When Scott Johnson was analysing the turbulence of Saturday at the Millennium Stadium, he said he had not planned on one of his players being shown a red card. He had planned for everything else, he told BBC Radio Scotland, but not for an early dismissal.
On the face of it, it was an understandable comment. Who can legislate for such things, right? How could he factor into his pre-match thinking the possibility that one of his men was going to lose the plot so early and so devastatingly, as Stuart Hogg did?
The only problem with Johnson's rationale is that the most rigorous coaching teams always have a battle-plan for worst-case scenarios. The best ones second-guess what might happen in a Test match and have an idea what they are going to do in response.
The Joe Schmidts, the Stuart Lancasters plan with all the forensic detail of a guy launching a rocket instead of merely trying to win a Test match. Nothing is left to chance.
It may not work, of course. Humiliation might still happen regardless. But they know what they are going to do in an attempt to plug the hole that has been left behind.
Scotland, it seems, did not.
It was a little disconcerting to hear a man who is now charged with planning Scotland's entire rugby future admit that there was no strategy in place for the challenges of a red card.
Red cards are hardly unique occurrences in rugby these days. It's not like something freakish happened in Cardiff. It's not like a red card befalling your team is such a revelation. There had already been two red cards in the Six Nations this season, in the game between France and Italy.
Two players were sent-off when France played Tonga in the autumn. A Wallaby was sent-off against Ireland in Dublin, also last autumn. Two more were shown red cards when Georgia played Canada in Tbilisi around the same time.
In the last three years, we have seen a steady stream of high-profile red cards on the rugby field - Bismarck du Plessis for South Africa against New Zealand in the Rugby Championship, Dylan Hartley for Northampton against Leicester in the Premiership final, Sam Warburton for Wales against France in the World Cup semi-final.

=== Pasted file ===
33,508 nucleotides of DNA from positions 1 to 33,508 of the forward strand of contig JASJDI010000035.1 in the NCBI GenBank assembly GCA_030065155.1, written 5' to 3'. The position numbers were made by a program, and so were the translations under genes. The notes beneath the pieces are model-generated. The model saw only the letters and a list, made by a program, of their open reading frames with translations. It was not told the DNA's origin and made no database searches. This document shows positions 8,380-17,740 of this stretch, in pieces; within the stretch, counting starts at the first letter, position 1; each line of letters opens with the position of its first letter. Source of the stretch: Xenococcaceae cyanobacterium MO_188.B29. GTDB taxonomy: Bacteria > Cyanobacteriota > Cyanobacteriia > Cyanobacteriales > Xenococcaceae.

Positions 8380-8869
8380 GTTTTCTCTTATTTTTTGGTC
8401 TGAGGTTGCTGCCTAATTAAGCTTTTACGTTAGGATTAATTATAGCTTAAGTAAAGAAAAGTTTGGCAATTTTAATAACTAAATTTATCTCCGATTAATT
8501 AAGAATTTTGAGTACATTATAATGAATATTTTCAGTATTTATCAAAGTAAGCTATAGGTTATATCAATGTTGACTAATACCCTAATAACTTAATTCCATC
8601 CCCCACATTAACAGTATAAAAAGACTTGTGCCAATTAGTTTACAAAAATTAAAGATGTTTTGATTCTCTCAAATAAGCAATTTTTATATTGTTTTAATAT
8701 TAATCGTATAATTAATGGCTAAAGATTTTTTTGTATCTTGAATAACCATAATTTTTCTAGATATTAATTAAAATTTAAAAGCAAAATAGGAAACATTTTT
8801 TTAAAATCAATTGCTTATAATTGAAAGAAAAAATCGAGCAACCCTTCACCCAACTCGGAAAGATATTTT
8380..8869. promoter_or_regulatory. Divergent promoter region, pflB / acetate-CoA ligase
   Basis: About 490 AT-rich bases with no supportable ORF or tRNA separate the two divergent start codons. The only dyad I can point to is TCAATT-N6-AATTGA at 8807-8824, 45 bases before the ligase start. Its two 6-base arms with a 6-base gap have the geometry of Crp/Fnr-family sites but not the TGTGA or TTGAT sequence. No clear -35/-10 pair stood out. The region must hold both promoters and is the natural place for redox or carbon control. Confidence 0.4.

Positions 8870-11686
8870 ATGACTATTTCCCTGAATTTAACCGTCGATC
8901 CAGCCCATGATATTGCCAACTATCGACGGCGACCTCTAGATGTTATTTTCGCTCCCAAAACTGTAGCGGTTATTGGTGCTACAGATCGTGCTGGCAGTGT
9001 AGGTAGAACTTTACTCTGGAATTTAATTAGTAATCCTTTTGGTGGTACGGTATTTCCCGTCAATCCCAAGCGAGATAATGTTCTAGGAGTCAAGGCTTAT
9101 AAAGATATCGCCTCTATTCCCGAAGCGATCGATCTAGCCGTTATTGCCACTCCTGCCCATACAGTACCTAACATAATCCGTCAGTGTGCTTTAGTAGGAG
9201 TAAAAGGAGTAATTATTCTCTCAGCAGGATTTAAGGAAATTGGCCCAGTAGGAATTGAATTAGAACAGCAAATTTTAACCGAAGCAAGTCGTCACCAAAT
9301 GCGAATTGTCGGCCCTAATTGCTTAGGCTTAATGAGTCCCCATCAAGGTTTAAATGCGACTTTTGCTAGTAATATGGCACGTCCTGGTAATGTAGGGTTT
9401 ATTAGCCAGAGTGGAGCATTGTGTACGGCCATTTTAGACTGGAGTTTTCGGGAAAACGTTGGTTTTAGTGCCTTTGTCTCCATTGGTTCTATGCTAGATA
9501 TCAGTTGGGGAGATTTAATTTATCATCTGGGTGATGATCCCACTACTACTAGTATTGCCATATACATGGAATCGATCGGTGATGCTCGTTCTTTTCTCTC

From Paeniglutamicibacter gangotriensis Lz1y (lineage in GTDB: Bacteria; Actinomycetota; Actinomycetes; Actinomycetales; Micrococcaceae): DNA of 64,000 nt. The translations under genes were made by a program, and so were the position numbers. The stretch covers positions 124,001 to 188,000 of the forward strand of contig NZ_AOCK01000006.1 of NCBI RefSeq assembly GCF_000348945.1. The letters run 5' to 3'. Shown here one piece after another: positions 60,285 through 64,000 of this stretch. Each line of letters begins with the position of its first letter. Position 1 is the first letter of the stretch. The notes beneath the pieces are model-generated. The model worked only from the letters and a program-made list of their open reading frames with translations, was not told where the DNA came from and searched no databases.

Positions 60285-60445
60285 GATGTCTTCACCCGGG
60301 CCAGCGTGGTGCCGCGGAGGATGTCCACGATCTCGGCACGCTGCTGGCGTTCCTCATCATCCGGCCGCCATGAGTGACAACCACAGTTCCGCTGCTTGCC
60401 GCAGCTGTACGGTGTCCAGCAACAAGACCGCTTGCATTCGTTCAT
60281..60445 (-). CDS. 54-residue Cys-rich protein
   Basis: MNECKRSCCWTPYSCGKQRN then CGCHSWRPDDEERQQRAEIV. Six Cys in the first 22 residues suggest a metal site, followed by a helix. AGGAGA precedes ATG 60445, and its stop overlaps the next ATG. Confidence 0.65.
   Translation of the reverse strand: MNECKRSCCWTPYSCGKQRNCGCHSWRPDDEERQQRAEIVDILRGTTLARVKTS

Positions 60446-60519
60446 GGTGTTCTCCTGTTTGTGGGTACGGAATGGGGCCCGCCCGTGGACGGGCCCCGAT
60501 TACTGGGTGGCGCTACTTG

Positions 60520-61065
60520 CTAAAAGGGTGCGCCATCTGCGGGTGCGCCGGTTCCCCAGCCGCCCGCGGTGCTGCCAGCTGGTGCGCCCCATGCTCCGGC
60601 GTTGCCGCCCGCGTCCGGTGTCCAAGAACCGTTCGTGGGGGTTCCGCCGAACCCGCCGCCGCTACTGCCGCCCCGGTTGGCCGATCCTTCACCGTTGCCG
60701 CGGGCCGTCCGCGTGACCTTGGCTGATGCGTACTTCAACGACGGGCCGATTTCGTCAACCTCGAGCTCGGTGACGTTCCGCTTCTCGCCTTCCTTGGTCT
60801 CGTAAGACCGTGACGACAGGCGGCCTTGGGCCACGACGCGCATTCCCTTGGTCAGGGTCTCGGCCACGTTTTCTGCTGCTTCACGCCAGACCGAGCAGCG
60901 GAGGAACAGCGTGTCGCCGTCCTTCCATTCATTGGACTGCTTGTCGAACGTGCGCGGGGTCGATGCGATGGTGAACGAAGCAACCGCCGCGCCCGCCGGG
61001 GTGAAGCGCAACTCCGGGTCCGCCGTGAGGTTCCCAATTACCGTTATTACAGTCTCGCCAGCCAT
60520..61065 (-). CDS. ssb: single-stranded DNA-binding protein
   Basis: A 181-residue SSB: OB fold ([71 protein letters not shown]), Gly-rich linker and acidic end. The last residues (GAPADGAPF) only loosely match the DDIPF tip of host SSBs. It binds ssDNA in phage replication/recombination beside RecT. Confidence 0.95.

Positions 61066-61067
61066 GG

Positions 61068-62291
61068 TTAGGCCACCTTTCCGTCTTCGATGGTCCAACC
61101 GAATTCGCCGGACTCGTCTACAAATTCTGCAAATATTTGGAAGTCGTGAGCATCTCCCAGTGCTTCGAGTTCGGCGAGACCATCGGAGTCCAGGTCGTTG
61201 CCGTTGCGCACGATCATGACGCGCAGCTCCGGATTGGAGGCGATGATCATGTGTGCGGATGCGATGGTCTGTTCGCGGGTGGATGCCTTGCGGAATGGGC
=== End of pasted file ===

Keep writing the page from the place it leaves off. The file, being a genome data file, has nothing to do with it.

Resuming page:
Johnson said in his media conference that having your full-back sent-off poses a greater dilemma than, say, having a forward sent-off. You can compensate for a lack of a forward, he said, correctly. It's a lot harder to compensate for the absence of one of your backline, particularly your full-back, who can lie deep and sense danger coming and organise his defence accordingly.
The Scotland coach - or former coach - had an option, which he did not take. If it's easier to cope with the loss of a forward than a back, as he said, then why not, in the wake of Hogg's dismissal, remove a forward and replace him with a back? Why not give yourself a full backline to try and cope with the incredible pace and power and width that Wales possessed in their own backline?
Time and again, Scotland were exposed out-wide. Poor Dougie Fife was told to go to full-back on his debut and sometimes defend two and three Welsh runners all by himself. Fife spent much of his day running around with his hair on fire. No wonder.
Jack Cuthbert knows the full-back position better than Fife. A lot better. You have to wonder why he wasn't brought on when Hogg went off. Cuthbert wasn't used at any stage, which was bizarre.
Wales, a freewheeling team, played all eight substitutes. Scotland, a team blowing hard from a long way out, opted to keep a pair of fresh legs on the bench for 80 minutes.
Johnson was plunged into an horrendously difficult situation when Hogg walked. Not only was he down to 14 men but he had already lost his captain, Kelly Brown, to injury.
This is every coach's nightmare no matter who the opposition is or where the match might be taking place, but for it to happen against a Welsh team on a mission in front of a Millennium crowd in raptures then the survival job becomes all the more head-wrecking.
Wales shot fish in a barrel after Hogg disappeared. Bringing on a back and sacrificing a forward may not have stemmed the flow of blood, but it would have been worth a try. Better than sitting still and doing nothing.
Wales came within a point of beating France in that World Cup semi-final despite having played most of the game with 14 men. They had a full backline.
Scotland played heroically in Cardiff eight years ago when losing Scott Murray to a red card early in the game. They had a full backline. Maybe these are exceptional examples, but they're real.
Perhaps Wales would have run up a cricket score no matter what Johnson did. Perhaps.
Scotland were impossibly brave, that's indisputable. In the midst of the maelstrom, they went more than 20 minutes without conceding a point and the effort involved in that pocket of resistance was immense. As Johnson said later, nobody can doubt their character.
Under Johnson, the team has gone backwards this season. Fewer victories, fewer competitive performances, fewer tries scored, fewer points scored.
Scotland totalled 47 points across five Test matches - an average of 9.4 points per game. There are issues with the lineout, issues with discipline, issues at half-back, issues in the back-row.
Johnson now moves upstairs as director of rugby while staying downstairs as part of Vern Cotter's coaching ticket. The ubiquitous man of Murrayfield.
So many jobs and so much responsibility. And yet so many questions and such doubt.